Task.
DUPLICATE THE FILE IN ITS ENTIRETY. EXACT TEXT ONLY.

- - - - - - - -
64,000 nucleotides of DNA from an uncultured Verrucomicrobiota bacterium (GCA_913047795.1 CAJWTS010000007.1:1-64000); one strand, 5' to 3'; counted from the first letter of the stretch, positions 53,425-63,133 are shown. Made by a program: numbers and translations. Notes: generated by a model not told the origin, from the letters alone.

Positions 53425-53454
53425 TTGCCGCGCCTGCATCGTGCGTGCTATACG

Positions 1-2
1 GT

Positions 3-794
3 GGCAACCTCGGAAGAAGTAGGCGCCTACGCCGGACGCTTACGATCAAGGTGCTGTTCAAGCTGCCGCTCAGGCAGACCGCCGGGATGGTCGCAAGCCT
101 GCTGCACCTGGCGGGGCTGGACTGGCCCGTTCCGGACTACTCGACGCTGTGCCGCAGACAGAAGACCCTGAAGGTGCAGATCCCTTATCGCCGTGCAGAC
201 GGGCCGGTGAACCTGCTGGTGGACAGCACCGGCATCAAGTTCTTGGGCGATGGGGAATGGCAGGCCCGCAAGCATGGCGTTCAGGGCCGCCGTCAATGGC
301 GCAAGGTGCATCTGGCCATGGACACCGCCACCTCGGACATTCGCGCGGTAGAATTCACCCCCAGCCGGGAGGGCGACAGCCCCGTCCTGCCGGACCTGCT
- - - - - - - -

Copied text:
64,000 nucleotides of DNA from an uncultured Verrucomicrobiota bacterium (GCA_913047795.1 CAJWTS010000007.1:1-64000); one strand, 5' to 3'; counted from the first letter of the stretch, positions 53,425-63,133 are shown. Made by a program: numbers and translations. Notes: generated by a model not told the origin, from the letters alone.

Positions 53425-53454
53425 TTGCCGCGCCTGCATCGTGCGTGCTATACG

Positions 1-2
1 GT

Positions 3-794
3 GGCAACCTCGGAAGAAGTAGGCGCCTACGCCGGACGCTTACGATCAAGGTGCTGTTCAAGCTGCCGCTCAGGCAGACCGCCGGGATGGTCGCAAGCCT
101 GCTGCACCTGGCGGGGCTGGACTGGCCCGTTCCGGACTACTCGACGCTGTGCCGCAGACAGAAGACCCTGAAGGTGCAGATCCCTTATCGCCGTGCAGAC
201 GGGCCGGTGAACCTGCTGGTGGACAGCACCGGCATCAAGTTCTTGGGCGATGGGGAATGGCAGGCCCGCAAGCATGGCGTTCAGGGCCGCCGTCAATGGC
301 GCAAGGTGCATCTGGCCATGGACACCGCCACCTCGGACATTCGCGCGGTAGAATTCACCCCCAGCCGGGAGGGCGACAGCCCCGTCCTGCCGGACCTGCT